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Depiction of Israel challenged

I graduated from Swarthmore in 1949. In 1950–51 I moved to Baghdad, Iraq, to teach at the Queen Aliyah College for Moslem Women. That was a long time ago, as was the formation of the state of Israel.

I was surprised to see the Bulletin publish a letter opposing a proposed Swarthmore trip to Israel that cited arguments from “the Palestinian Narrative” hoping to engender interest in a boycott or divestment in Israel, particularly when the citations rest on the happenings of 1948. There is also an “Israeli narrative,” and the truth probably lies somewhere between these two.

The cited 1948 incidents were one side of a complicated conflict. Palestinian authority leaders are not returning to the arguments of those times. Rather, the parties to the conflict are trying yet again to negotiate a peaceful solution to the problems of establishing Palestinian statehood. The Bulletin does no favor to the search for truth and the search for peaceful solutions by publishing one side of a bitter and long-standing dispute.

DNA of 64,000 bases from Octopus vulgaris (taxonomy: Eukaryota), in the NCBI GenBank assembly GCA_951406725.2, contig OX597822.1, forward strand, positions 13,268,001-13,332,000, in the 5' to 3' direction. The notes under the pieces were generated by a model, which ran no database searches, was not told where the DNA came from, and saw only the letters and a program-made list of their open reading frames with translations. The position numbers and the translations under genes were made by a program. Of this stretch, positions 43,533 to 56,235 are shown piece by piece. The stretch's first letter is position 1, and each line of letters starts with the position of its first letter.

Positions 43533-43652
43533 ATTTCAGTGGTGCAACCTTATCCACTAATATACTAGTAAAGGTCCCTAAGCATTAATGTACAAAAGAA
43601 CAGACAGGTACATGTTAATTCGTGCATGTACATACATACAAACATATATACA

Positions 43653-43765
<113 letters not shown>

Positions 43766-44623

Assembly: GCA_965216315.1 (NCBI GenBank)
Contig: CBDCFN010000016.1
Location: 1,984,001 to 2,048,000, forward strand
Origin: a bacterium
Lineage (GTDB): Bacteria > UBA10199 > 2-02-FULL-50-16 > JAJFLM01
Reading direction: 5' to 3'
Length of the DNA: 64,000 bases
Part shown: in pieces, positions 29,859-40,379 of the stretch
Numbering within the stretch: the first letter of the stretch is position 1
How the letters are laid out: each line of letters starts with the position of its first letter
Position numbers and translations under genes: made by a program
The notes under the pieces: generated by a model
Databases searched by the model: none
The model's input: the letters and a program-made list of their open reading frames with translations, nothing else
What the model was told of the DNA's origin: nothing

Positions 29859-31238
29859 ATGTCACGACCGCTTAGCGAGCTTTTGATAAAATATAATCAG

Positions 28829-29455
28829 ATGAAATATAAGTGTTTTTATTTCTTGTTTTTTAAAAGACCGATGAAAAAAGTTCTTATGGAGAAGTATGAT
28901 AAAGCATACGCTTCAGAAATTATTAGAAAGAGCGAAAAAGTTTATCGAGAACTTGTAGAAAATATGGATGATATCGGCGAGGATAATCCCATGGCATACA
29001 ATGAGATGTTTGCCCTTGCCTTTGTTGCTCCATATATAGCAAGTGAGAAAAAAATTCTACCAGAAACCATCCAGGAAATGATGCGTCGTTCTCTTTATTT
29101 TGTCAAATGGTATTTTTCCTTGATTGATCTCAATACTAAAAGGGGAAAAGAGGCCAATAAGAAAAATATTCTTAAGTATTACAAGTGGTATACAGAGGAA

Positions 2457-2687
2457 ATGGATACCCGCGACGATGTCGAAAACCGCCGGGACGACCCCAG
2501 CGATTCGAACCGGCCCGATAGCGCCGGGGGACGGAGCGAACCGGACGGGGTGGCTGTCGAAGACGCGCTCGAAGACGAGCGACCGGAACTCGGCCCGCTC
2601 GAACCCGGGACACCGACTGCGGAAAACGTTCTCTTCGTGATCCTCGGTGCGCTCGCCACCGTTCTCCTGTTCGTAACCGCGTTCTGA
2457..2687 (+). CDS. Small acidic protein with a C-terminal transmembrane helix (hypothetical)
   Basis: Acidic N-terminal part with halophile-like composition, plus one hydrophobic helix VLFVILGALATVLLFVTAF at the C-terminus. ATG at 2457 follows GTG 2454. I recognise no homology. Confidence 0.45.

I would hope that anyone who visits the area at this time would talk with as many people as they can. Instead of a boycott, a tour might increase understanding and support of the current peace initiative.

Corinne Edwards Greenwald ’49
Arlington, Va.

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